The blanket approach to drinking before you are thirsty and consuming half a litre or more every hour has not only been wrong, but risky. Over-hydration is the cause of the potentially fatal complication, exercise-associated hyponatremia (EAH), in which blood levels of sodium become excessively dilute. Drinking too much is now a more serious risk than drinking too little in many mass-participation events — a 2011 paper in the British Journal of Sports Medicine reported that 14 runners attended one hospital with EAH after the London marathon.

Dr Mitchell Rosner, a kidney specialist from the University of Virginia school of medicine, recently chaired a group of 16 independent experts from four countries to look into the issue. “We’ve documented at least 14 deaths [from EAH] since 1981,” he says. “The common feature in all cases is excessive water consumption during athletic events. This is driven by misbeliefs that over-hydration can improve performance and even prevent dehydration. It is worth noting that data demonstrates mild degrees of dehydration don’t impair performance.”

Rule 4: Re-assess your needs

Remember that your fluid needs will fluctuate with changes to training levels and the environment. Weighing yourself before and after session remains the most reliable indicator of your fluid needs.

For every pound you lose, you need to drink approximately two 10 fl oz glasses (half a litre) of fluids to replace the shortfall. Checking the quantity and quality of your urine can be used as an adjunct – dark and scanty urine suggests high concentrations of metabolic waste and that you need to increase your fluid intake.

However, your urine will be darker if you take supplements (particularly vitamin C), so volume is a better indicator.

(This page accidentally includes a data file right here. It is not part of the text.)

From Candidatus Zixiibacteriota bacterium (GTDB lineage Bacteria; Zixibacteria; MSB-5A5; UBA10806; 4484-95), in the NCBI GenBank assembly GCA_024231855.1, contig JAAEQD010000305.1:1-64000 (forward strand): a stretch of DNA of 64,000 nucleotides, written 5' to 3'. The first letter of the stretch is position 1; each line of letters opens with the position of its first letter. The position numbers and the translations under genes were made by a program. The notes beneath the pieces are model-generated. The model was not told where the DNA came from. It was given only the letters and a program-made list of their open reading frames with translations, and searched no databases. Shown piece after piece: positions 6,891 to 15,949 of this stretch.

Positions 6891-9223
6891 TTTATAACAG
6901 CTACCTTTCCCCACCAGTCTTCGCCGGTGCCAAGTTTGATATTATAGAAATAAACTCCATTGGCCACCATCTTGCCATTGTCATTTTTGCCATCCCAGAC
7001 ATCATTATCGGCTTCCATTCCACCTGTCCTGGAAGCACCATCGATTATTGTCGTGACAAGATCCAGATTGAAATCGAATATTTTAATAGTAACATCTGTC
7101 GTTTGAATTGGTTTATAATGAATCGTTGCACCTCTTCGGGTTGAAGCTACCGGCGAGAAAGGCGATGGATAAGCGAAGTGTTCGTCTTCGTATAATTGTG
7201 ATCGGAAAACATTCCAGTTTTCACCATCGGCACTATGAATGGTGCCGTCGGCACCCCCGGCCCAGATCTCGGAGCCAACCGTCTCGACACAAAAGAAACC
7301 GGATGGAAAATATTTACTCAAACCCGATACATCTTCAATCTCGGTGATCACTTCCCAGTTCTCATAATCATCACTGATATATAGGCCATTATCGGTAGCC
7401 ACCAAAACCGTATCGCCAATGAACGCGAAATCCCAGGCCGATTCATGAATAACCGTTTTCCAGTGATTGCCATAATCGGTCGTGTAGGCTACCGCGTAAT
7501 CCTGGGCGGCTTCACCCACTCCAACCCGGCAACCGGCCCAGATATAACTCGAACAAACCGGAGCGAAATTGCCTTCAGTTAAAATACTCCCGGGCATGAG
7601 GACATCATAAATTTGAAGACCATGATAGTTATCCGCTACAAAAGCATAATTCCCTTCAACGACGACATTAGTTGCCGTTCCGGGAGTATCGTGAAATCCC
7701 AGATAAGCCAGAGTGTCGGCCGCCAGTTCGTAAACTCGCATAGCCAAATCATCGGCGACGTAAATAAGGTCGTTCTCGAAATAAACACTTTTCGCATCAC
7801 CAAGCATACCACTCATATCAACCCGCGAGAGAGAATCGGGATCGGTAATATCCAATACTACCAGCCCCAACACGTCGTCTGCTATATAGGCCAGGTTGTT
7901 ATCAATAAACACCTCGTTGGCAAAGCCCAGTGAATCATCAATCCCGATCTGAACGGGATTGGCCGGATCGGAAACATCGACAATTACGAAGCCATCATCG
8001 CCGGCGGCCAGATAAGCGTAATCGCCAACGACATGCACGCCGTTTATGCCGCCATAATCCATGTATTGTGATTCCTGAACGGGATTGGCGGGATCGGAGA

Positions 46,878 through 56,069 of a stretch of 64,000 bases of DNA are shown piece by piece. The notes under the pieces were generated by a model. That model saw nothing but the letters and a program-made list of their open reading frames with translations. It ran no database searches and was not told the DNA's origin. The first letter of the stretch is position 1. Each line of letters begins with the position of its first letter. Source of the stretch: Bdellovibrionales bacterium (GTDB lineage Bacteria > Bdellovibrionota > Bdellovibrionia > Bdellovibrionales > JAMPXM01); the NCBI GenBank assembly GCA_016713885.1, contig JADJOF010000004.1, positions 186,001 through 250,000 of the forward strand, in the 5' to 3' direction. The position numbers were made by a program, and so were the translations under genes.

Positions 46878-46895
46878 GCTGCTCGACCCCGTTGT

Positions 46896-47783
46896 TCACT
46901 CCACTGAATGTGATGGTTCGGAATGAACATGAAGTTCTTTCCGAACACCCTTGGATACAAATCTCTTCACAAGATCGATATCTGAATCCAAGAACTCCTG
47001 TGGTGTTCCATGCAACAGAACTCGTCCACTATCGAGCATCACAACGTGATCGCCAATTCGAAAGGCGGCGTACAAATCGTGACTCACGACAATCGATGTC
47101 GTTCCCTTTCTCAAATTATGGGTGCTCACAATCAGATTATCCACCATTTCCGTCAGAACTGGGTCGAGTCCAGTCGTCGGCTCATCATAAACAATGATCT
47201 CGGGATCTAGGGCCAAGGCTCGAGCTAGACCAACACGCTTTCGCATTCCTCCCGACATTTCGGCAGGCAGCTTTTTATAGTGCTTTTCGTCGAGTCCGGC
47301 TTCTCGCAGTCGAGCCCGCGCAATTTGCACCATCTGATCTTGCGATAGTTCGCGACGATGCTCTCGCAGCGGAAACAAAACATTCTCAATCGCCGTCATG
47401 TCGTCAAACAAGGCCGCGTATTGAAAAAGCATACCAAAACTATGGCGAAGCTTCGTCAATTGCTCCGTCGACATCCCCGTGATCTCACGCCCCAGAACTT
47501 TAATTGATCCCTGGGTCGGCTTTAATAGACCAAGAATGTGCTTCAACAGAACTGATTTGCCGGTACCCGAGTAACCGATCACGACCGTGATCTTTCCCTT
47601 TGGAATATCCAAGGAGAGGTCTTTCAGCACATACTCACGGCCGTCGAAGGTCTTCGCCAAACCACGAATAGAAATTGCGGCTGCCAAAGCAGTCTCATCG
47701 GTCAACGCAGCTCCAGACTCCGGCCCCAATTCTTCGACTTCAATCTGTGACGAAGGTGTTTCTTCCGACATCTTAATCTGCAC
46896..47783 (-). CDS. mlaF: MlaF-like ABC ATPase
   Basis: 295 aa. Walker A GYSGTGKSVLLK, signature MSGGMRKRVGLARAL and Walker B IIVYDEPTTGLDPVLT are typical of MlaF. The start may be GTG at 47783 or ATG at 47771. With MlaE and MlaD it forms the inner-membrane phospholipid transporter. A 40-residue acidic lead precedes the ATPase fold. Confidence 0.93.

Rule 5: Rely on thirst

Guidelines from two decades ago recommended consuming as much liquid as you could tolerate before exercise, that thirst was not a reliable indicator of how much fluid your body needed. In an updated consensus statement recently published in the Clinical Journal of Sport Medicine, Dr Rosner and his panel stress a reliance on listening to your body.

“We recommend using your thirst as a guide,” he says. “If you drink when thirsty, you will not become hyponatremic and you will not suffer from significant dehydration.” It really should be that simple.

Rule 6: Set your own guidelines

If your body needs more fluid, take it. If it performs well with less than the general recommendation, then adjust accordingly. Ron Hill drank nothing when he won the 1970 Commonwealth Games marathon with a time of 2:09:28.

Neither did Mike Gratton when he won the 1983 London Marathon, and so it has continued.

Kenyan athletes adopt what researchers described in the Medicine & Science in Sports & Exercise journal as an “ad libitum fluid intake”, drinking what and when they feel like throughout the day.

Likewise, a 2011 study published in the Journal of the International Society of Sports Nutrition found that among the top Ethiopian runners, no fluids were drunk before or during training, with only modest amounts imbibed afterwards. And none of this, it seems, to any ill effect.